Tommaso de Vio of Gaeta
English Cajetan of Vio, German Cajetan de Vio


Giacomo de Vio, after 1484 named Tommaso de Vio, was born at Gaeta, Italy, 20 February, 1469.

Gaeta is a city and commune in the province of Latina, in Lazio, central Italy. Set on a promontory stretching towards the Gulf of Gaeta, it is 120 km from Rome and 80 km from Naples at the coast of the Mediterranean Sea.

Giacomo de Vio came of noble stock, and in early boyhood was devout and fond of study.
Against the will of his parents he entered the Dominican Order in 1484 (before the age of sixteen), and received the name Tommaso.  As a student of Naples, Bologna, and Padua he was the wonder of his fellow-students and preceptors. As bachelor of theology (19 March, 1492), and afterwards master of students, he began to attract attention by his lectures and writings. Promoted to the chair of metaphysics at the University of Padua, he made a close study of the prevailing Humanism and Philosophy. Besides engaging in controversy with the Scotist Trombetta, he took a stand against the Averroistic tendencies or teachings of such men as Vernias, Pompanazzi, and Niphus, directing against them his celebrated work, "De Ente et Essentiâ", counted the most subtle and abstruse of his productions.

1494: Dispute with Pico della Mirandola, O.P.

At a general chapter of the order (Ferrara, 1494) Cajetan was selected to conduct the customary defence of theses in the presence of the assembled dignitaries. He had to face Pico della Mirandola among others, and such was his success that the students bore him in triumph on their shoulders to receive the felicitations of the master general. He was immediately made master of sacred theology, and for several years expounded the "Summa" of Saint Thomas, principally at Brescia and Pavia, to which latter chair he had been called by the Duke of Milan, Ludovico Sforza.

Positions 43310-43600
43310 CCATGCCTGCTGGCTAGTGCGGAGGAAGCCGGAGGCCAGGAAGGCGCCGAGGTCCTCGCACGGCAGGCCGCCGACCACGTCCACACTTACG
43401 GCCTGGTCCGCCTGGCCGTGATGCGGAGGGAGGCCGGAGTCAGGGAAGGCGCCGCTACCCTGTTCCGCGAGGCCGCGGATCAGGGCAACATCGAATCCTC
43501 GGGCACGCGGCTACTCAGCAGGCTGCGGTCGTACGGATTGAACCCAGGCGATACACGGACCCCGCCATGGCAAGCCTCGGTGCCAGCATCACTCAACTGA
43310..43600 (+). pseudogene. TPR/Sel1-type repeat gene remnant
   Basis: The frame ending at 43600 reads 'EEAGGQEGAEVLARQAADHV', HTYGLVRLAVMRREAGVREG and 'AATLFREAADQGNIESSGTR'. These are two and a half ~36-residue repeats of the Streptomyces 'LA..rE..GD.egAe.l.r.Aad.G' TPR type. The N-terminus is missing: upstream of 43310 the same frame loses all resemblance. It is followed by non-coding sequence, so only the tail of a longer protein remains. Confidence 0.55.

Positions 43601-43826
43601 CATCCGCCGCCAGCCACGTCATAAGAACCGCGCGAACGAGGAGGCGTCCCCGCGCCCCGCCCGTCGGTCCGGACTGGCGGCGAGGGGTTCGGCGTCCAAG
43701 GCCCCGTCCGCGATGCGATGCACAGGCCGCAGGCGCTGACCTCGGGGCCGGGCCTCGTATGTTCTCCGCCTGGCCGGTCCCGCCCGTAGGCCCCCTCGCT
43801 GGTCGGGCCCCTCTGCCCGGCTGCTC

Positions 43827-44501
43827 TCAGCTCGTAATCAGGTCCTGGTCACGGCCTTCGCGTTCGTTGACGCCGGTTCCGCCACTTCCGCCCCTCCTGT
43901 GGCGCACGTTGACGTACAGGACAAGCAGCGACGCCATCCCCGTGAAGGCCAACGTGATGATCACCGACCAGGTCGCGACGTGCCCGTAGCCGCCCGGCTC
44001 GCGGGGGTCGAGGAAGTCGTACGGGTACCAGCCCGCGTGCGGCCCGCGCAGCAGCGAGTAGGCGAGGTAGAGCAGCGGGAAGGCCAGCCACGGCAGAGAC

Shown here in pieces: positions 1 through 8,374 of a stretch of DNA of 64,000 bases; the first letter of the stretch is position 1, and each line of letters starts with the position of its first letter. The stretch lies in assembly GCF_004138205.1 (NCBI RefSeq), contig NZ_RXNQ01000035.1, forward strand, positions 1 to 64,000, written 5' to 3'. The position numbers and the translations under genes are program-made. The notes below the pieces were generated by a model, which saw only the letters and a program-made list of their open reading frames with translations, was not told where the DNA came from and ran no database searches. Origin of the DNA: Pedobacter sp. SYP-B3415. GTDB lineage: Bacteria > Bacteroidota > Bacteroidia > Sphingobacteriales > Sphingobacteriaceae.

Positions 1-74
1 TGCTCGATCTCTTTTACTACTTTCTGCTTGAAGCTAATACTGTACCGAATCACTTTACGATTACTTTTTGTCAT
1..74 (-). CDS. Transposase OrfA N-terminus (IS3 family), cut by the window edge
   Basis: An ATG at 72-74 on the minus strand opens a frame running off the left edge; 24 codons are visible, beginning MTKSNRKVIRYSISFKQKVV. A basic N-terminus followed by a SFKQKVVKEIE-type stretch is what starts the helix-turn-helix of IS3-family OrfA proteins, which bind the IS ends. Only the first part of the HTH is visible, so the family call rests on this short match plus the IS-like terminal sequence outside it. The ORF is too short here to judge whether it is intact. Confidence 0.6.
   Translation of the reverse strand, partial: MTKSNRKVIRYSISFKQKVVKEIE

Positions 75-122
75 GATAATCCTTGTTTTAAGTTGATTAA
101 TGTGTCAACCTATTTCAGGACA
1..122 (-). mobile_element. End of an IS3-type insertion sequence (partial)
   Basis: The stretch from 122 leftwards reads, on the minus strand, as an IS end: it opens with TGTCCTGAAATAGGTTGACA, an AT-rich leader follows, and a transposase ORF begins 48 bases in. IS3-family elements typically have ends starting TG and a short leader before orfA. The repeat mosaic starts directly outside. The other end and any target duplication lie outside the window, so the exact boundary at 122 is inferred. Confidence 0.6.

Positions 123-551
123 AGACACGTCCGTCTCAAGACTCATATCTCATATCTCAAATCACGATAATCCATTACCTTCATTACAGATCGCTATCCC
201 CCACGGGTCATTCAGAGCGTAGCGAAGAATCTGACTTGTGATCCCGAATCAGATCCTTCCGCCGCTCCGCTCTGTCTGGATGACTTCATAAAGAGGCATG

After two years he resigned and repaired to Milan, whence in 1500 Cardinal Oliviero Caraffa procured his transfer to Rome. In 1501 he was made procurator general of his order and appointed to the chairs of philosophy and exegesis at the Sapienza.

1508- till 1518: Cajetan, master of the order

On the death of the master general, John Clérée, 1507, Cajetan was named vicar-general of the order, and the next year he was elected Master of the order. With foresight and ability, he devoted his energies to the promotion of religious discipline, emphasizing the study of sacred science as the chief means of attaining the end of the order. His encyclical letters and the acts of chapters promulgated during his term of office bear witness to his lofty ideals and to his unceasing efforts to realize them.
He was wont to say that he could hardly excuse from grievous sin a brother Dominican who failed to devote at least four hours a day to study. "Let others rejoice in their prerogatives", he once wrote, "but the work of our Order is at an end unless sacred doctrine be our commendation."
He was himself a model of diligence, and it was said of him that he could quote almost the entire "Summa" from memory.

About the fourth year of his generalship, Cajetan rendered important service to the Holy See by appearing before the Pseudo-Council of Pisa (1511), where he denounced the disobedience of the participating cardinals and bishops and overwhelmed them with his arguments. This was the occasion of his defence of the power and monarchical supremacy of the pope. It is chiefly to his endeavours that is ascribed the failure of this schismatical movement, abetted by Louis XII of France. He was one of the first to counsel Pope Julius II to convoke a real ecumenical council, i.e. the Fifth Lateran. In this council Cajetan was deputed by the principal religious orders to defend their common interests.